Constitutional challenges bring an end to Canada’s only provincial cyberbullying-specific legislation

7 minute read
20 January 2016

While we previously reported on the available statutory recourse in Nova Scotia against parents for damages caused by the cyberbullying actions of their children, such liability may be indefinitely put on hold after the province’s cyberbullying legislation was struck down in its entirety by the recent decision of the Supreme Court of Nova Scotia in Crouch v Snell, 2015 NSSC 340.

Enacted in Nova Scotia in 2013, the Cyber-Safety Act, SNS 2013, created a cyberbullying tort and held parents of a minor engaging in cyberbullying conduct jointly and severally liable for damages awarded to the victim(s), including general, special, aggravated, and punitive damages. Parents could avoid liability upon satisfying the court the they exercised reasonable supervision over the child at the time of the incident in question. This legislation arose largely in response to suicides among minors believed to have resulted from bullying or cyberbullying, including the tragic and high-profile incident involving Rehtaeh Parsons. It was intended to be a quicker and more cost-efficient alternative to a civil suit for defamation. Under section 8 of the Act, protection orders could be issued by Justices of the Peace and the judiciary upon determining on a balance of probabilities that the respondent engaged in cyberbullying of the subject and “there are reasonable grounds to believe that the respondent will engage in cyberbullying of the subject in the future.”

The constitutional challenges to this Act in this case followed a protection order granted to Giles Crouch against his former business partner, Robert (Bruce) Snell. When Mr. Crouch resigned from his company with Mr. Snell, the two became embroiled in internet exchanges that amounted to, according to Mr. Crouch, cyberbullying on the part of Mr. Snell. Mr. Crouch subsequently brought an ex parte application for a protection order under the Act against Mr. Snell, which was granted. In response, Mr. Snell filed a constitutional challenge to the Act.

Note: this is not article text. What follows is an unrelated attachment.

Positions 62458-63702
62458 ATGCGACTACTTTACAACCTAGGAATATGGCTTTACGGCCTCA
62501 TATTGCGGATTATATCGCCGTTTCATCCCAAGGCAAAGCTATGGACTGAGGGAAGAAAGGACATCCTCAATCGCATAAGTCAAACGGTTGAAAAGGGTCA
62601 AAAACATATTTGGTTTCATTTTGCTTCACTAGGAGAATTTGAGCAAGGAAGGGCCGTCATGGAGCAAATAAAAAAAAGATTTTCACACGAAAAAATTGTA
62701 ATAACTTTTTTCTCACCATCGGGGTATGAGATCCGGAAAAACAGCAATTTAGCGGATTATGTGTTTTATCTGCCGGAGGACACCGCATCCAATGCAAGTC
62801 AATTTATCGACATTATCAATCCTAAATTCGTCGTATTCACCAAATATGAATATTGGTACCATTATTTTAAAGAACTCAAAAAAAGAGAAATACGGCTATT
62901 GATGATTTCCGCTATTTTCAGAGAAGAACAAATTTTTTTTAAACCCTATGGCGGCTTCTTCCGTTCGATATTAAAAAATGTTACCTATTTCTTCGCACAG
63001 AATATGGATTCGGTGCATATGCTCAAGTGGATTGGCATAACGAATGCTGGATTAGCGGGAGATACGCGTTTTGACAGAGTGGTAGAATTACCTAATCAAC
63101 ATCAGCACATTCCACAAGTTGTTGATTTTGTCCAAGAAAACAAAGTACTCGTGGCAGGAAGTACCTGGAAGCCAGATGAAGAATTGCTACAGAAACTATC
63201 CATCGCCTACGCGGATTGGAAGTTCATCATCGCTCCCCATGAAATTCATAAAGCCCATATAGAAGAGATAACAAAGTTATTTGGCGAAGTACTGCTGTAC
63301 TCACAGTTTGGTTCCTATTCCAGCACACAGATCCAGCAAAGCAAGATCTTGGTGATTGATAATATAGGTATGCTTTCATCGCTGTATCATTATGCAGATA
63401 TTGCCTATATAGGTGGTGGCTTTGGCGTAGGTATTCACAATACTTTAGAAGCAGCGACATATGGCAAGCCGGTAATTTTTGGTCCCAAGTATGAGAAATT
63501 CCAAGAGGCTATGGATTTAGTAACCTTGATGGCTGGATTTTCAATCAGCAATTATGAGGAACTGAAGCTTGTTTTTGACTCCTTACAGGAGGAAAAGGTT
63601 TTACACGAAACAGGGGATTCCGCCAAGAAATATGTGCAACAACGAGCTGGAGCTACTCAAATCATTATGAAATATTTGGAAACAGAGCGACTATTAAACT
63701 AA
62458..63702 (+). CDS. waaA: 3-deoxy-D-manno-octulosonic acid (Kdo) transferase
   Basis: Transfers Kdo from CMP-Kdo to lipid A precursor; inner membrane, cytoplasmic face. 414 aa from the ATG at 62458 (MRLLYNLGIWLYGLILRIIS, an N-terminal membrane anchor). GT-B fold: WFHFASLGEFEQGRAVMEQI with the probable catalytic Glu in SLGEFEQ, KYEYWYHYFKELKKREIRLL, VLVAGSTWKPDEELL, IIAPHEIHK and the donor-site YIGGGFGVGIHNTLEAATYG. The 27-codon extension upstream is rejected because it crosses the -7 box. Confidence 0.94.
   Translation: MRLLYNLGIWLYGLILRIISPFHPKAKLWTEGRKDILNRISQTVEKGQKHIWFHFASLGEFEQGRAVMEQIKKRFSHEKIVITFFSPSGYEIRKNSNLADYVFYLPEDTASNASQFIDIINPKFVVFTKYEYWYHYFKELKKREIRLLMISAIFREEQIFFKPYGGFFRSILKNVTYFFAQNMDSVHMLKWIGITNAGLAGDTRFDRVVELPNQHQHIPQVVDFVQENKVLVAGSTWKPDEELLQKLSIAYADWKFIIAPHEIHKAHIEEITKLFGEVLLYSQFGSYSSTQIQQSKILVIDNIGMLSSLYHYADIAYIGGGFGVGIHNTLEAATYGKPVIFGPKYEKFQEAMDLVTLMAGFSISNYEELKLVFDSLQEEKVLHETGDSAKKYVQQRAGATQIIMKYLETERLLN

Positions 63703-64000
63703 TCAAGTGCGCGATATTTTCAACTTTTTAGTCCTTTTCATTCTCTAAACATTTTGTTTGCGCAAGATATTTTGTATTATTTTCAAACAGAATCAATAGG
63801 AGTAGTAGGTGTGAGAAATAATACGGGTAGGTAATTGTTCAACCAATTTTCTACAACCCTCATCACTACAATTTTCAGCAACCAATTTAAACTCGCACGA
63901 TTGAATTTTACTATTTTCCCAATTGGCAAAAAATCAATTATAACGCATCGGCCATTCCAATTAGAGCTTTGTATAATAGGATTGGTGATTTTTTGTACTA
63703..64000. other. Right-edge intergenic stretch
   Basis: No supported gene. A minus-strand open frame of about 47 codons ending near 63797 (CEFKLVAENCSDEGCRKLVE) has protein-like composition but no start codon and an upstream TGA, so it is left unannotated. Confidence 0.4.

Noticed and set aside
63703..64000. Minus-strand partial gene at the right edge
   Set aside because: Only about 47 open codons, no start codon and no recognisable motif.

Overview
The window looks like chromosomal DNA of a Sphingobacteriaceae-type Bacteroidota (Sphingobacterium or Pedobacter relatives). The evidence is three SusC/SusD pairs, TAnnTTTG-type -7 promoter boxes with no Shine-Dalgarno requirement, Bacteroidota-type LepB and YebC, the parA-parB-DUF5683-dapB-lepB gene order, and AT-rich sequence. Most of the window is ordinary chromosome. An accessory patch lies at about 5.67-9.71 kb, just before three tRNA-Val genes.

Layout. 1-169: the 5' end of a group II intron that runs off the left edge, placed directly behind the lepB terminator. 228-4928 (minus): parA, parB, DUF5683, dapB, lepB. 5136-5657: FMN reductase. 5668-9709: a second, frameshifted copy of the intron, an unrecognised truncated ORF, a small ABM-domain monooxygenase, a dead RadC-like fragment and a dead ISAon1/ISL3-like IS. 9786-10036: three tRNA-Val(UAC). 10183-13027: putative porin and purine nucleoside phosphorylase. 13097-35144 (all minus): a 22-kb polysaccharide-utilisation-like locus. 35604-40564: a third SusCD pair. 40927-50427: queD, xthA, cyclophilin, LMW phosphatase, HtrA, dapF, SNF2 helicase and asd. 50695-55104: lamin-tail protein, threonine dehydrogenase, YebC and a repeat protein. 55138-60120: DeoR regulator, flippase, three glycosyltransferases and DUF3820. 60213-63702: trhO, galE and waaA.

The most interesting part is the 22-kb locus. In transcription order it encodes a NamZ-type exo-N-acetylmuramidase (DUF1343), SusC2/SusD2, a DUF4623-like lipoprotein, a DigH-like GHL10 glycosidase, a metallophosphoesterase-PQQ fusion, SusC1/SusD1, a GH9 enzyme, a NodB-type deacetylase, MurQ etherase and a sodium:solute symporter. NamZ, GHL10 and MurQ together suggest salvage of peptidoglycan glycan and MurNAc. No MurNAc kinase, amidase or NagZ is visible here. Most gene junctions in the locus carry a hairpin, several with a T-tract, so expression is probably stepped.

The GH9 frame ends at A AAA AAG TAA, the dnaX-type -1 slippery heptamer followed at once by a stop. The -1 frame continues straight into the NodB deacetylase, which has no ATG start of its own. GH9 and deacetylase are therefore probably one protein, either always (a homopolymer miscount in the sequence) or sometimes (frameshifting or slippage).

The Court held that the Act infringed upon freedom of expression and the right to life, liberty, and security of the person and could not be saved under a section 1 Oakes analysis.  

The presiding judge, McDougall J., first determined that the type of expression at issue in the Act was protected by section 2(b), as cyberbullying involves conduct that conveys or attempts to convey meaning. Next, the purpose and effect of the Act were considered and found to restrict at least one of the three core values of underlying freedom of expression: individual self-fulfillment, truth attainment, and political discourse. The core values were engaged as a result of the broad definition of cyber bullying in the Act, which includes electronic communication intended, or reasonably expected, to cause – among other things – fear, intimidation, humiliation, and distress. This definition was found to encompass expressive activity not considered cyberbullying by its ordinary meaning (e.g. a lawyer who sends a demand letter by fax or email may cause intimidation). Based on this infringement of section 2(b) of the Charter, McDougall J. employed the Oakes analysis to establish that the Act could not be saved. A key focus in the Court’s analysis was the lack of sufficient clarity in the Act that would inevitably result in arbitrary and discriminatory application of the Act by Justices of the Peace and the judiciary. Specifically, section 8(b) of the Act, as discussed above, was held to provide no “intelligible standard” by which to grant a protection order, since the provision contains no qualifying language to clarify what evidence constitutes “reasonable grounds to believe” that the respondent will continue the impugned conduct.